Withymead Wardens Species Spotlight – Persistent Pseudoscorpions and fearless phoresy

article written by Pete Morton, Withymead Nature Reserve Head Warden

Macro Photography is brilliant, there is a real joy in immersing yourself into the micro landscape of the lawn, hedges or reedbeds and finding yourself surrounded by creatures you never even knew were there. After a few hours hunched or crouched and a stiff back to show for it you may have even got a decent photo or two. On one of my recent forays into the miniature world of Withymead I had stumbled upon a few scenarios that baffled me somewhat. One of which I thought was happenstance but after a second occurrence I thought I would investigate.

In the image above is a Red-legged wasp (Buathra laborator) one of the larger parasitic wasps that can be seen in the UK. If you look closely at its rear leg you can see a small (2mm) Pseudoscorpion (possibly Lamprochernes nodosus) attached at the knee by a claw.

Also known as false scorpions, there are actually 27 know species of pseudoscorpions in the UK, a vastly under studied and under recorded invertebrate, partly due to its size and partly due to the difficulties of identifying the individual characteristics of each.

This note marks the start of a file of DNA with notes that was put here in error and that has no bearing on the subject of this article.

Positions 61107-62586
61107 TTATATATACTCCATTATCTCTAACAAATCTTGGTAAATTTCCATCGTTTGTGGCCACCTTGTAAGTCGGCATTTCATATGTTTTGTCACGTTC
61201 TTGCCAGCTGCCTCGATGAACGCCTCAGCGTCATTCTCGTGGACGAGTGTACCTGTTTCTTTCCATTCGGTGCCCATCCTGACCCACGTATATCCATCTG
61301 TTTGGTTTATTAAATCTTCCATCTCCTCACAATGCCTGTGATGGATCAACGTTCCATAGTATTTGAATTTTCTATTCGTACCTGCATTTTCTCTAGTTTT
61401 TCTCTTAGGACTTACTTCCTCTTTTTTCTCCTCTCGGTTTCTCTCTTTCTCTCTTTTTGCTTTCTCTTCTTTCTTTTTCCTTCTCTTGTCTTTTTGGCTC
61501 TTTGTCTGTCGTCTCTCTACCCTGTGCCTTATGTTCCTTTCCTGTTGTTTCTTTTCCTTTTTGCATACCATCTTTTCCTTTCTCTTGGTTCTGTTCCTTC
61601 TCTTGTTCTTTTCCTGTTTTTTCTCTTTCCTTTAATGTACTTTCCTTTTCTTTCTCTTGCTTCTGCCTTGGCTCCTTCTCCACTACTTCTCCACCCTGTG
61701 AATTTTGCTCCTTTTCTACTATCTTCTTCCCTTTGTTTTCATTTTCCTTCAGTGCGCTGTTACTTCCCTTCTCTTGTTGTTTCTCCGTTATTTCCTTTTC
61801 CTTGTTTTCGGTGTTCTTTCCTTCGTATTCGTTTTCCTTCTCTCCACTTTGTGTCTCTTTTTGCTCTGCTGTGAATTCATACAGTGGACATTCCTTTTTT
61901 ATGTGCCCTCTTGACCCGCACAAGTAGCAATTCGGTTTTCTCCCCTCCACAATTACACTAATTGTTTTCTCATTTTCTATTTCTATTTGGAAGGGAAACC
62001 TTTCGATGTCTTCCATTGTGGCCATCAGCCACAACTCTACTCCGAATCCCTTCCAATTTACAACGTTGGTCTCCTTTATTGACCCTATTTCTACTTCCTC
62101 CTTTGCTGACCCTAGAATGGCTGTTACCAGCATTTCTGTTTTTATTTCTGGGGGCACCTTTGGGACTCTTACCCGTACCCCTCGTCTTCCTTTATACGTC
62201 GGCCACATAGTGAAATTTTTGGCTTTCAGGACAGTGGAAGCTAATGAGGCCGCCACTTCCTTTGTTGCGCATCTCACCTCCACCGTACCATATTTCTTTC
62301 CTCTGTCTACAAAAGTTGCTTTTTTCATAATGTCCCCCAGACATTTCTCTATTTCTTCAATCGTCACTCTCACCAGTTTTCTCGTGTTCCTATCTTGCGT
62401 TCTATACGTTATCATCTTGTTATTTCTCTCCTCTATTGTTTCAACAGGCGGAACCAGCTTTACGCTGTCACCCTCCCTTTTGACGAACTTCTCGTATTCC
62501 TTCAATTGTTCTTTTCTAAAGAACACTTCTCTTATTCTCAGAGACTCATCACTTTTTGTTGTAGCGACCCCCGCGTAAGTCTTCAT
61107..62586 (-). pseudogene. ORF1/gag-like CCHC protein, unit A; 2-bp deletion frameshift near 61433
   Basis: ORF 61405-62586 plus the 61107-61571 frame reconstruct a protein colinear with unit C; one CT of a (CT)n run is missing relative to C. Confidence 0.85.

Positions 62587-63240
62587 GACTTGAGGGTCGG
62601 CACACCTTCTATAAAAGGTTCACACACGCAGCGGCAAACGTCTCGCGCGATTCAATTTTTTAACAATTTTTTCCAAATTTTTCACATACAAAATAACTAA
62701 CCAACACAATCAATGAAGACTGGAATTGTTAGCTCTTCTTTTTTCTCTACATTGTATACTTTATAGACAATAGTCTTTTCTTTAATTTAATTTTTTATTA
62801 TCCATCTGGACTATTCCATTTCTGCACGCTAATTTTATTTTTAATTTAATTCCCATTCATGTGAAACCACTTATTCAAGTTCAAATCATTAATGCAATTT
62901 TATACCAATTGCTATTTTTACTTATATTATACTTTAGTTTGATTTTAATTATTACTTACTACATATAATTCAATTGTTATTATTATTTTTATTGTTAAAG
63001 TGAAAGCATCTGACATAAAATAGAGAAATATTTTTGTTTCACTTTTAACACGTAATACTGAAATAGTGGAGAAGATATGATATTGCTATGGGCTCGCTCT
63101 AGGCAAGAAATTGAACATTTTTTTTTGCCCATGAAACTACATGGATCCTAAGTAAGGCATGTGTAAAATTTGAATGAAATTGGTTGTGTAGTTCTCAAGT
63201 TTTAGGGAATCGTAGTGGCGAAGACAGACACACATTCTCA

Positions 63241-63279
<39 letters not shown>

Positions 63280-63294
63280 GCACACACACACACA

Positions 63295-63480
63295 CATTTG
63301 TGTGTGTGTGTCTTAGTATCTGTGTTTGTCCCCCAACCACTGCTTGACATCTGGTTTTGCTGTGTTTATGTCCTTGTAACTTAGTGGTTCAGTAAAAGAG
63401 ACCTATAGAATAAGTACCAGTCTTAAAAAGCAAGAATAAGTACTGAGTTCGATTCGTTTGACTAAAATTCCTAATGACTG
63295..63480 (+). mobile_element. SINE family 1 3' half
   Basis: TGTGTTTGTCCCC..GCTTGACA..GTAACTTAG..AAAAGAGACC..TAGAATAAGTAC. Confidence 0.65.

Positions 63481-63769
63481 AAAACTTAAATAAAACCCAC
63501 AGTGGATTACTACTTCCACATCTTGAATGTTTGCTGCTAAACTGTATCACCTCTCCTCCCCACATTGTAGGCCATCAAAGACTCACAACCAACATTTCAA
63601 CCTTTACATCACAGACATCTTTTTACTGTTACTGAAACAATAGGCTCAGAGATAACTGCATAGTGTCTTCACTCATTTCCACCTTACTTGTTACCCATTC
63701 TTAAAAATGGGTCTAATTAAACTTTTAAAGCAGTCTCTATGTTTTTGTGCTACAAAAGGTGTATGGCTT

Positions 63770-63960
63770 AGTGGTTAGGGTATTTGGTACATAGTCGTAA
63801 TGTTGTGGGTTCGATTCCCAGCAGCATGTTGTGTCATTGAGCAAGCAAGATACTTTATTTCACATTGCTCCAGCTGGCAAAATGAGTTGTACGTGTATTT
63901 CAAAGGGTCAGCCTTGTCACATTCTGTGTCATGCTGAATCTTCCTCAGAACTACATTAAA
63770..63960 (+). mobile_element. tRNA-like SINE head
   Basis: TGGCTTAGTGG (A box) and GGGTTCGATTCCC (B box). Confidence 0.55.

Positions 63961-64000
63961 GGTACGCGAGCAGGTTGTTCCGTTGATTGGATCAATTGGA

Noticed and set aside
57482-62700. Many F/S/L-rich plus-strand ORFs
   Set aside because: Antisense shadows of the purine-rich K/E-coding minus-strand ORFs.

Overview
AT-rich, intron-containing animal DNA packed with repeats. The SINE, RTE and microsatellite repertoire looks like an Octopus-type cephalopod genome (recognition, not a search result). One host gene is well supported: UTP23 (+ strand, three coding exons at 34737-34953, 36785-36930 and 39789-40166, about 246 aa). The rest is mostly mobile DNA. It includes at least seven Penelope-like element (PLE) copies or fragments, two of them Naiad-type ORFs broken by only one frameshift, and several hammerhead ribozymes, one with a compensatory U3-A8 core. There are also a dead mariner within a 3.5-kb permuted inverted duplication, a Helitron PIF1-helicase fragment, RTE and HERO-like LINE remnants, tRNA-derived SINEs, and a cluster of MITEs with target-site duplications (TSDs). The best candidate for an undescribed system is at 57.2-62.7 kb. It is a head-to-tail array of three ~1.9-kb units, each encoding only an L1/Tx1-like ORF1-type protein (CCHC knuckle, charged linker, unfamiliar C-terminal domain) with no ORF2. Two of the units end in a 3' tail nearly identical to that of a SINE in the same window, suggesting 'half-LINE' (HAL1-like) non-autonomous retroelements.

After watching the pair for a while, the wasp noticed its hitchhiker and a somewhat comical scuffle ensued. After a lot of leg shaking and kicking at the pseudoscorpion, the wasp eventually freed its leg and flew away. A few days later I noticed a click beetle (pictured below) with its own companion which led me to believe this odd behaviour was commonly occurring; so I looked into it. As it happens phoresy is a non-permanent interaction whereby the phoretic individuals attach themselves to a host purely for the purpose of transport. It is a common behaviour among pseudoscorpions and done for a number of reasons. By hitching a ride on a passing invertebrate, they can benefit by reaching new food sources, improving the odds of finding potential mates and assist them in dispersing from where they hatched to reduce the risks of inbreeding in the populous. It’s a bit like grabbing onto a passing helicopter one handed and hoping it’s going past the shops.

Next time you are out and about surveying bees, butterflies, beetles, wasps, flies or anything else for that matter, make sure to keep an eye out for any sneaky pseudoscorpions who may just be hiding in plain sight.

Posted: June 6, 2022